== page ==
Tire track eel

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Tire track eel
Tire Track Eel.jpg
Scientific classification
Kingdom: Animalia
Phylum: Chordata
Class: Actinopterygii
Order: Synbranchiformes
Family: Mastacembelidae
Genus: Mastacembelus
Species: M. armatus
Binomial name
Mastacembelus armatus
(Lacepède, 1800)
Synonyms

Macrognathus armatus
Lacepède, 1800

The tire track eel (Mastacembelus armatus) is a species of ray-finned, spiny eels belonging to the genus Mastacembelus (Scopoli, 1777)[1] of the family Mastacembelidae, and is native to the riverine fauna of India, Pakistan, Sumatra, Sri Lanka, Thailand, Viet Nam, Indonesia and other parts of South East Asia. The species was named Mastacembelus armatus by Lacepède in 1800. Other common names for this popular aquarium species are zigzag eel, spiny eel, leopard spiny eel[2] and white-spotted spiny eel. This species is not only a popular aquarium fish but also as a food fish in its country of origin.[3][4]

Physical description[edit]

Mastacembelus armatus is a large elongated fish that has a snake-like body without pelvic fins. Its anal and dorsal fins are elongated and are connected to the caudal fin. The dorsal fin is preceded by numerous spines.[5] The back is dark beige in color while the head is silver-beige. The body’s color is dull brown and the belly is a lighter shade of brown. The body may also be marked with brown circular patterns. The body also have one to three darker longitudinal zigzag lines that connect to form a distinct reticulated pattern that is restricted to the dorsal two-thirds of the body. The eyes have brown stripes running laterally through them.[3][4]

Mastacembelus armatus can reach up to 36" (91 cm) in its natural habitat but does not usually exceed 20" (51 cm) in captivity.[3][4]

Despite its eel-like appearance, Mastacembelus armatus is not considered a true eel.[5]

Habitat[edit]

Mastacembelus armatus are nocturnal fish that thrive in highland streams, lowland wetlands, still waters, coastal marshes and rivers with sandy or rocky riverbeds and heavy vegetation. They are common during the tropical summer months and will dwell in canals, lakes and other floodplain areas during the flood season.[3][4]

In the aquarium[edit]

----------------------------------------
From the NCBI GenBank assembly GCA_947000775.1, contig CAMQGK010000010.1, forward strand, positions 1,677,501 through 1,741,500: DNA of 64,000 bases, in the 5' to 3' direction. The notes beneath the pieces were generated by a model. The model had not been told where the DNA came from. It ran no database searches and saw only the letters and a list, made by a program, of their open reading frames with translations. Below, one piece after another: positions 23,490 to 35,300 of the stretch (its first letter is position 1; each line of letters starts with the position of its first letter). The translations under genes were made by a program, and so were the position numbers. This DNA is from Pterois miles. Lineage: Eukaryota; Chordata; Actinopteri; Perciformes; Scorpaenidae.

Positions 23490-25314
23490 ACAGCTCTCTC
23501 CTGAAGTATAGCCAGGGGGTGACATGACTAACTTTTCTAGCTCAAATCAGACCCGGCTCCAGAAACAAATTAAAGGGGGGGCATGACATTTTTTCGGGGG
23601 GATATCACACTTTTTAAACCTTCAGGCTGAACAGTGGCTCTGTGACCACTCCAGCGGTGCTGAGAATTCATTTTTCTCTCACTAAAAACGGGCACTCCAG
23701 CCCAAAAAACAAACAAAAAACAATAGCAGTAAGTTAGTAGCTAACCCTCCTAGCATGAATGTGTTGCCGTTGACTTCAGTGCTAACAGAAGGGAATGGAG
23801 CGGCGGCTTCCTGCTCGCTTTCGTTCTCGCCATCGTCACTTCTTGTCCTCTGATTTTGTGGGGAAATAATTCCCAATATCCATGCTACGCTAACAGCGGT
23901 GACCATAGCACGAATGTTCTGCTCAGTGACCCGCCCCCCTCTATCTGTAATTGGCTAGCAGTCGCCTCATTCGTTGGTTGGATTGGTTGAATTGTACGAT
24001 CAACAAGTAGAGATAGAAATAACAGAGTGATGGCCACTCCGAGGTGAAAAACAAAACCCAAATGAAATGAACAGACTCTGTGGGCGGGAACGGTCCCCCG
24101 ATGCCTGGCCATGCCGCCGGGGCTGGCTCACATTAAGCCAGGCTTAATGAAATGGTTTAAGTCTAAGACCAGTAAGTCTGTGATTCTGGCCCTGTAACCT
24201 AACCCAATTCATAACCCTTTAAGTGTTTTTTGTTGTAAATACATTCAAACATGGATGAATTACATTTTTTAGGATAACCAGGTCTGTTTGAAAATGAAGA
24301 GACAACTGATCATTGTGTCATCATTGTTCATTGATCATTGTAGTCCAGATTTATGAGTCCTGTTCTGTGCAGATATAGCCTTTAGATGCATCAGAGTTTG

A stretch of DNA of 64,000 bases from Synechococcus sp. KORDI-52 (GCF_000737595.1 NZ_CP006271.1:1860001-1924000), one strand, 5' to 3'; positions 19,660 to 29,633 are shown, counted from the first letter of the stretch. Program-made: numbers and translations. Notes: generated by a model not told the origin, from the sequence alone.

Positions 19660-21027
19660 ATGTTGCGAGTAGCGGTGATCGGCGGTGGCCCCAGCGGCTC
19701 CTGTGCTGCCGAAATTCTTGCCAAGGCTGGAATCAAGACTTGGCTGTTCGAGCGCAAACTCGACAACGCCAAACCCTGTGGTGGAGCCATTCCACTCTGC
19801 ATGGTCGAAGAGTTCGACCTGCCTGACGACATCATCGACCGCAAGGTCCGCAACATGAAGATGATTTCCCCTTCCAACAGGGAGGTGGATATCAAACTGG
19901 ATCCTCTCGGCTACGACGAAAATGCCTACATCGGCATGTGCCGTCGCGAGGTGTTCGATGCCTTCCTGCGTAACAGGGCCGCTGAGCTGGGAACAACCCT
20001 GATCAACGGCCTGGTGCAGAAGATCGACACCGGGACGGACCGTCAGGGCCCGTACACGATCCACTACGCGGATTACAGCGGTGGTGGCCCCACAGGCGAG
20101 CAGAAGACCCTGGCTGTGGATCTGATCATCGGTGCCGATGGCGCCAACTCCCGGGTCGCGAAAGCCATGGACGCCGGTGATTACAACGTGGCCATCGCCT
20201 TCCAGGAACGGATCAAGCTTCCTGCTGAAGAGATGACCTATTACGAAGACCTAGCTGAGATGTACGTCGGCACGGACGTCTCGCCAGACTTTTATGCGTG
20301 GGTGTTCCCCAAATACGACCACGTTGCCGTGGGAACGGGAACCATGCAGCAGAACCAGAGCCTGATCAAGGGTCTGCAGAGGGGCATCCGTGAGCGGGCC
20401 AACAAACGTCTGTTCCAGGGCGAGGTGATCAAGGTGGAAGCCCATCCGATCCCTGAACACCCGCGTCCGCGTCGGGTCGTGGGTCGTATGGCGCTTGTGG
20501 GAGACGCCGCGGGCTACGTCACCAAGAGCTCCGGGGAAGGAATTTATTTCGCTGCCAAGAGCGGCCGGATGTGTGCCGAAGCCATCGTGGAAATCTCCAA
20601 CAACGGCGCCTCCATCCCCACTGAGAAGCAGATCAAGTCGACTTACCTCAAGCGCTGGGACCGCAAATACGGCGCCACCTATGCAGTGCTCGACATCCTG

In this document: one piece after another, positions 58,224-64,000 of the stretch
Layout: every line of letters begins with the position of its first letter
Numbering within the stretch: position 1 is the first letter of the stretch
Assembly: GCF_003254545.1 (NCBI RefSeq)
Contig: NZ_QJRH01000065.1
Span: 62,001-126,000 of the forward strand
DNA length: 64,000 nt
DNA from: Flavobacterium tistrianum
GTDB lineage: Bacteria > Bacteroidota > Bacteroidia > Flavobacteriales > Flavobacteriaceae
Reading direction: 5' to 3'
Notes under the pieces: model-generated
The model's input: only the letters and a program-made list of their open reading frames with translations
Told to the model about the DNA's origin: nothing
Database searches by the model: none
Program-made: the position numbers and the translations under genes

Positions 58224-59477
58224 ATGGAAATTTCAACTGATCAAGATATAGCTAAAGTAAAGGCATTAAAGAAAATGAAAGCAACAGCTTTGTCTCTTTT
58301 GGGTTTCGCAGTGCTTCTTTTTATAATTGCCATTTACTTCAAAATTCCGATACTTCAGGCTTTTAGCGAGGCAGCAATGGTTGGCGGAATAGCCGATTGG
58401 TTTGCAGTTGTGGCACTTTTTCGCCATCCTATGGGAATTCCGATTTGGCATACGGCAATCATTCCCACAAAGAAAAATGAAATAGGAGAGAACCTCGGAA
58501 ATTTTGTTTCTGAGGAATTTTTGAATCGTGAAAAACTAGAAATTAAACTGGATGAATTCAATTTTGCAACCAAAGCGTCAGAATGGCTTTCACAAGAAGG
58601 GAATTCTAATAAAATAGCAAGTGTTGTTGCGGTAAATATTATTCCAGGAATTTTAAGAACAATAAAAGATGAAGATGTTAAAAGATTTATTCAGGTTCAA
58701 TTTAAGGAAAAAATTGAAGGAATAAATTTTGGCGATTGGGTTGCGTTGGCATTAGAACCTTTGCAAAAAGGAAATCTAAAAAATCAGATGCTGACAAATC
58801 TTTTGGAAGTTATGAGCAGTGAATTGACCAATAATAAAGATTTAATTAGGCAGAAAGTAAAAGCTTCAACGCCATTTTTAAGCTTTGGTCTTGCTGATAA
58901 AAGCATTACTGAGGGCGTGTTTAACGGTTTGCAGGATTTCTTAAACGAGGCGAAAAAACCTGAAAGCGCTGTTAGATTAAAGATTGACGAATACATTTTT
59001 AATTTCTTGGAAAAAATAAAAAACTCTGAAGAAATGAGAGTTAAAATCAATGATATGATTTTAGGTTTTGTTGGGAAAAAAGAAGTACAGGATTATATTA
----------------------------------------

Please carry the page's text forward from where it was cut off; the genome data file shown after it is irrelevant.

Tire track eel hiding in a decorative car

Aquarium maintenance[edit]

Mastacembelus armatus are bottom dwellers and occasional substrate diggers[5] and burrowers. Those that are 6" (15 cm) long do well in tanks measuring 36" (91 cm) with a capacity of 35 gallons (132 liters). However, larger M. armatus necessitate aquariums measuring at least 48" (122 cm) with 55 gallons (209 liters) capacity. Tire track eels do well in freshwater or slightly brackish aquatic environments (produced by adding two teaspoons of sea salt (not iodated) per 2½ gallons of water)[5] with 6 to 25 dH water hardness, with pH readings ranging from 6 to 8, and temperatures that are maintained between 73 to 81°F (23 to 27°C).[3][4]

M. armatus tend to uproot plants and disturb decorations.[5]

Compatibility[edit]

Although tire track eels are often combined with medium to large-sized gouramis, knifefish, danios, loaches, Loricariids, eartheaters, acaras, Cichlasomines and Asian catfishes in a community fish aquarium, they are not normally mixed with small-sized fish, because tire track eels are observed to prey upon smaller fish. Mixing them with fish belonging to the same species is also not recommended.[3][4] This is because they are aggressive to members of the same fish family but peaceful to other fish species with similar care level requirements, size and temperament.[5][6]

Feeding[edit]

Being nocturnal carnivores, tire track eels forage on benthic insect larvae, earthworms, blackworms and some submerged plant material. In an aquarium setting, they require live foods in their diet such as live fish, tubifex worms, brine shrimps, mosquito larvae, frozen bloodworms, cyclops, krill and ocean plankton.[3][4][5]

Reproduction[edit]

Male and female zigzag eels are only distinguishable when mature. Females are normally plumper than males. Although their fecundity in the wild is high, there are no known successful breeding programs in captivity.[3][4]

References[edit]